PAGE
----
Comparing conceptualizations of urban climate resilience in theory and practice

Sara Meerow, Melissa Stults

Research output: Contribution to journalArticle

24 Scopus citations

Abstract

In the face of climate change, scholars and policymakers are increasingly concerned with fostering "urban resilience". This paper seeks to contribute towards a better understanding of synergies and differences in how academics and local decision-makers think about resilience in the context of climate change. We compare definitions and characteristics of urban climate resilience in the academic literature with a survey of 134 local government representatives from across the U.S. Our analysis shows discrepancies in how academics and practitioners define and characterize urban climate resilience, most notably in their focus on either "bouncing back" or "bouncing forward" after a disturbance. Practitioners have diverse understandings of the concept, but tend to favor potentially problematic "bouncing back" or engineering-based definitions of resilience. While local government respondents confirm the importance of all 16 resilience characteristics we identified in the academic literature, coding practitioners' free response definitions reveals that they rarely mention qualities commonly associated with resilience in the scholarly literature such as diversity, flexibility, and redundancy. These inconsistencies need to be resolved to ensure both the usability of climate resilience research and the effectiveness of resilience policy.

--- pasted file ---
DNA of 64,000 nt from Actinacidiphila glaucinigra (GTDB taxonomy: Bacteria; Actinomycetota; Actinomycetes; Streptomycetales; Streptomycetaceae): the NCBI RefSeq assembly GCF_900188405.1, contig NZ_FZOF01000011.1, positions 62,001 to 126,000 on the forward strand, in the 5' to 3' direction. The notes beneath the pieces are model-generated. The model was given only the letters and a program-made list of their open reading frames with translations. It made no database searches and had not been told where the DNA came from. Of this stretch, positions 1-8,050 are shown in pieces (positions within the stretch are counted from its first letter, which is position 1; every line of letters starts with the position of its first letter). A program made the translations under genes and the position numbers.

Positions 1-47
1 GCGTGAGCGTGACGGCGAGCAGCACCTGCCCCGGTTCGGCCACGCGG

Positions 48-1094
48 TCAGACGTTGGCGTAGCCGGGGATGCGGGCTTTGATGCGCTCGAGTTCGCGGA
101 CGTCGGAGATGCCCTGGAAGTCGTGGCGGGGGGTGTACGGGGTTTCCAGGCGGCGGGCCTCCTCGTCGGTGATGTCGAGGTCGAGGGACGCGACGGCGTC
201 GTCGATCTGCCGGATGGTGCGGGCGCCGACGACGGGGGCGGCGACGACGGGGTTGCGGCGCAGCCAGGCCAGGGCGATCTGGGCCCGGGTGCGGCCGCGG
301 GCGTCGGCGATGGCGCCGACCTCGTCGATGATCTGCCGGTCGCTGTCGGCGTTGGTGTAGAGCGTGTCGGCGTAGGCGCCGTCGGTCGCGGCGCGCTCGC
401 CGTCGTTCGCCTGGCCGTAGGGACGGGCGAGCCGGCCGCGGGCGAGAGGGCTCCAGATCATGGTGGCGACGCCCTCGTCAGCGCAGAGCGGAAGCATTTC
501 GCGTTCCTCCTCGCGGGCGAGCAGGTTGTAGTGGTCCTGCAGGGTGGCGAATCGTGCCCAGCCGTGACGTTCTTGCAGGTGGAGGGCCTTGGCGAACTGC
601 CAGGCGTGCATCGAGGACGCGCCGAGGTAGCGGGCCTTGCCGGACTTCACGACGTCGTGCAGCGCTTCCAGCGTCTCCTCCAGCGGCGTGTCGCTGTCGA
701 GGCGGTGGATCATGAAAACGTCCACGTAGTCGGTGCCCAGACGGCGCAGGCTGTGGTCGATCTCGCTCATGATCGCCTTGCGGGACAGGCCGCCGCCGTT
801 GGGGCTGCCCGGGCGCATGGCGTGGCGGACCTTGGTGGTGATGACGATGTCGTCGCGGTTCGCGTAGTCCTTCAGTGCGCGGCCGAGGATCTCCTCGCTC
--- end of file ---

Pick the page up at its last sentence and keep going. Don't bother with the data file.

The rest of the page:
Original languageEnglish (US)
Article number701
JournalSustainability (Switzerland)
Volume8
Issue number7
DOIs
StatePublished - Jul 21 2016
Externally publishedYes

Keywords

  • Adaptation
  • Climate change
  • Climate resilience
  • Resilience
  • Resilient city
  • Urban resilience

ASJC Scopus subject areas

  • Geography, Planning and Development
  • Renewable Energy, Sustainability and the Environment
  • Management, Monitoring, Policy and Law

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